Further discussion surrounds Turkish obstruction of the investigation of cases of piracy in the Persian Gulf Historically used by the British to refer to the sea area between the Arabian Peninsula and Iran. Often referred to as The Gulf or the Arabian Gulf. and the proposed visit of H M S Redbreast to Al Bidaa.

Included in the volume are copies of the Committee for Imperial Defence papers 'Turkish Agression in the Persian Gulf Historically used by the British to refer to the sea area between the Arabian Peninsula and Iran. Often referred to as The Gulf or the Arabian Gulf. " and 'Local Action in the Persian Gulf Historically used by the British to refer to the sea area between the Arabian Peninsula and Iran. Often referred to as The Gulf or the Arabian Gulf. ' (ff 12-15).

The principal correspondents in the volume include the Secretary of State for Foreign Affairs (Sir Edward Grey); the Viceroy of India; the ruler of Bahrain; the Political Agent A mid-ranking political representative (equivalent to a Consul) from the diplomatic corps of the Government of India or one of its subordinate provincial governments, in charge of a Political Agency. , Kuwait (Captain William Henry Irvine Shakespear); the British Ambassador to Constantinople; His Britannic Majesty's Acting Consul for Arabistan (Lieutenant Arnold Talbot Wilson); the Political Resident A senior ranking political representative (equivalent to a Consul General) from the diplomatic corps of the Government of India or one of its subordinate provincial governments, in charge of a Political Residency. in the Persian Gulf Historically used by the British to refer to the sea area between the Arabian Peninsula and Iran. Often referred to as The Gulf or the Arabian Gulf. (Lieutenant-Colonel Percy Zachariah Cox); the Secretary to the Government of India in the Foreign Department.

Extent and format
1 volume (245 folios)
Arrangement

The papers are arranged in approximate chronological order from the rear to the front of the volume.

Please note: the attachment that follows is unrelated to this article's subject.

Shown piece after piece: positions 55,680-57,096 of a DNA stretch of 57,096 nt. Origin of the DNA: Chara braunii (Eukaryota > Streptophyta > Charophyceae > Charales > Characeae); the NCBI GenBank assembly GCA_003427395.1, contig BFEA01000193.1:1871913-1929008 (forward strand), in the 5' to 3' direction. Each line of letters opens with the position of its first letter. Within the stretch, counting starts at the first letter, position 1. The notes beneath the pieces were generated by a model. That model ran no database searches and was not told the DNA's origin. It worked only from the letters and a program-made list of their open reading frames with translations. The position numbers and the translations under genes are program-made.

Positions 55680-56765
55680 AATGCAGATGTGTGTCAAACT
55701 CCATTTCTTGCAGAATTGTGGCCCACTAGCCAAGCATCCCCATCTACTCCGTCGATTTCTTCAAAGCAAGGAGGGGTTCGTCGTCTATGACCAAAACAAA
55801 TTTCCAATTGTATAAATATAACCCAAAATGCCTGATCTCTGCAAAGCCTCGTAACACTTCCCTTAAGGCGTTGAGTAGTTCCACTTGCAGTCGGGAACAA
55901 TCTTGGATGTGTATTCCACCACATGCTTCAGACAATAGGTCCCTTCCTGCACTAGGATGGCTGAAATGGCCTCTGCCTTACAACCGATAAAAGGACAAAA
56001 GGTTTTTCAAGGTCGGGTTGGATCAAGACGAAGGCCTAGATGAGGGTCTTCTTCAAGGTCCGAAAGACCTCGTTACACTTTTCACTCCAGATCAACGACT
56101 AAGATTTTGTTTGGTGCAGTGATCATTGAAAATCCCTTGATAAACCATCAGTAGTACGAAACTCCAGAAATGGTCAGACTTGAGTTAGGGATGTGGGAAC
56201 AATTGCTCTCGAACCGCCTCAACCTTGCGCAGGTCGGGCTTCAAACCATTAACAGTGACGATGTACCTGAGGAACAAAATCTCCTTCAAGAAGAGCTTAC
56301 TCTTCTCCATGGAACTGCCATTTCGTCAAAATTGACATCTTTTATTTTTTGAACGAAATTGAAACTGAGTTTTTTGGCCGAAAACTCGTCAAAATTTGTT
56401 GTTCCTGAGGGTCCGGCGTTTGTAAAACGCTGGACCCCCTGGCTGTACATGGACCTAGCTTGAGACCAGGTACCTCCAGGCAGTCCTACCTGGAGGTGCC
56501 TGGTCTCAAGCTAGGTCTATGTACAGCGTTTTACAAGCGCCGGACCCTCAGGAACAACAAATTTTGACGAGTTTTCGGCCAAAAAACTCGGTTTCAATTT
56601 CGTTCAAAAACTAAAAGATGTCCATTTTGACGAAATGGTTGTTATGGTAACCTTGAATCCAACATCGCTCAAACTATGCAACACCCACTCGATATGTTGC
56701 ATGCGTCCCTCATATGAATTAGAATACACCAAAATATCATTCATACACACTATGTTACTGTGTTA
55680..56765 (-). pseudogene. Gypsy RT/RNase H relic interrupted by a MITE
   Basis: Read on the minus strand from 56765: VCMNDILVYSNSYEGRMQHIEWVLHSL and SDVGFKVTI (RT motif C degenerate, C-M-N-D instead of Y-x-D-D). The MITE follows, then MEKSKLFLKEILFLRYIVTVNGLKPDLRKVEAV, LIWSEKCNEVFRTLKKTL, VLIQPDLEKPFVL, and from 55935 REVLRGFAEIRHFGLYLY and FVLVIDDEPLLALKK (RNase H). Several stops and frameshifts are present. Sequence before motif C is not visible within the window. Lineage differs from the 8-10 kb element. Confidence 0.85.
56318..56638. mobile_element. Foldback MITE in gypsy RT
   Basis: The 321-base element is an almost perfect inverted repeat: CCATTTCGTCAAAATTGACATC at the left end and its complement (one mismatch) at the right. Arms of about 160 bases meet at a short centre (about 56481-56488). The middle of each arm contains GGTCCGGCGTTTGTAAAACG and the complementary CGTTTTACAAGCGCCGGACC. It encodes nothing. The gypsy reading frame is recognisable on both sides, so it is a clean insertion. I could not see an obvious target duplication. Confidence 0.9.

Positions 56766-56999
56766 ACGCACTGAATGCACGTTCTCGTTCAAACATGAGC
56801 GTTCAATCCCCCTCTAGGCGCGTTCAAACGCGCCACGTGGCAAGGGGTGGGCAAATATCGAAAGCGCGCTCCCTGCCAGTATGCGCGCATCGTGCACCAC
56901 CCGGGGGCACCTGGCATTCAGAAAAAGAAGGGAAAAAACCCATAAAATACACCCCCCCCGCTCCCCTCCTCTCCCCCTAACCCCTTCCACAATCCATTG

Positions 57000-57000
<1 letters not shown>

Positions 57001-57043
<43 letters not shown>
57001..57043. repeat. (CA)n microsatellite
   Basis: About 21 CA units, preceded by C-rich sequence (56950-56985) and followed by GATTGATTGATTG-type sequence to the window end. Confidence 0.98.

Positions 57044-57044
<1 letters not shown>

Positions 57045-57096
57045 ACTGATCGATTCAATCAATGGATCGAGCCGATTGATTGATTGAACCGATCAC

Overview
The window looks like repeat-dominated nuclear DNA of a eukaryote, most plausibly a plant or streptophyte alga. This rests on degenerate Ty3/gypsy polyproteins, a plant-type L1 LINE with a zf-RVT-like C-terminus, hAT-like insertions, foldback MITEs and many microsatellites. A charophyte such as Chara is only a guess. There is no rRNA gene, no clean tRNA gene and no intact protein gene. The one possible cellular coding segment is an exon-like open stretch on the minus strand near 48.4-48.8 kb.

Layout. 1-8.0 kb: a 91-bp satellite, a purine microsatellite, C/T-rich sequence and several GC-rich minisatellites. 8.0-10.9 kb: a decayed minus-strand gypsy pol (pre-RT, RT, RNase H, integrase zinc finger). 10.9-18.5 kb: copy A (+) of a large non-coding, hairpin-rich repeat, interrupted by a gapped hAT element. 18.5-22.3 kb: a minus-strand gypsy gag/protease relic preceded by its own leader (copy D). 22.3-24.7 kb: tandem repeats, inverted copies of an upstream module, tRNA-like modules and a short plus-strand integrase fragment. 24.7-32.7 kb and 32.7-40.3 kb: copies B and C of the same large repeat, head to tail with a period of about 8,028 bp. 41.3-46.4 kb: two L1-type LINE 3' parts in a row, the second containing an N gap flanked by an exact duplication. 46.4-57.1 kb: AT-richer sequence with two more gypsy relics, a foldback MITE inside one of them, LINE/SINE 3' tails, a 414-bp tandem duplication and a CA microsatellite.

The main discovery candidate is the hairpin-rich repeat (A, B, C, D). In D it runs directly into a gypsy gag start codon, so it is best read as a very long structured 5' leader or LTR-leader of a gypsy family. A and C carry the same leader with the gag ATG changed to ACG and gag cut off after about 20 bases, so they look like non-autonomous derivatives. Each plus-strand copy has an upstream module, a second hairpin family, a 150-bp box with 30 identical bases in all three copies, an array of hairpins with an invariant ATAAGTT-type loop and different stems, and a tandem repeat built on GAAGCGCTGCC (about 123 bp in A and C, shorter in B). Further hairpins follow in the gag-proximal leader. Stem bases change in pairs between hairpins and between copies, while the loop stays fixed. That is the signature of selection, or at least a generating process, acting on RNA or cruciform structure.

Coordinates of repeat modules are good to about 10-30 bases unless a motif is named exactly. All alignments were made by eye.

The subject 757 ( Persian Gulf Historically used by the British to refer to the sea area between the Arabian Peninsula and Iran. Often referred to as The Gulf or the Arabian Gulf. . Turkish Aggression) consists of 1 volume IOR/L/PS/10/162.

Physical characteristics

Foliation: the foliation sequence commences at the first folio with 1 and terminates at the last folio with 241; these numbers are written in pencil and are located at the top right corner of the recto The front of a sheet of paper or leaf, often abbreviated to 'r'. side of each folio.

The foliation sequence does not include the front and back covers, nor does it include the two leading and ending flyleaves.

A flap is pasted to the verso The back of a paper sheet or leaf. of folio 188.

Written in
English in Latin script
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File 757/1909 'Persian Gulf:- Turkey and Turkish aggression (Occupation of Zakhnuniyeh Island. Attitude in piracy cases. Mudirs at Zubara, Odaid and Wakra) British Relations with Turkey in Persian Gulf' [‎93v] (191/495), British Library: India Office Records and Private Papers, IOR/L/PS/10/162, in Qatar Digital Library <https://www.qdl.qa/archive/81055/vdc_100030529666.0x0000c0> [accessed 29 January 2020]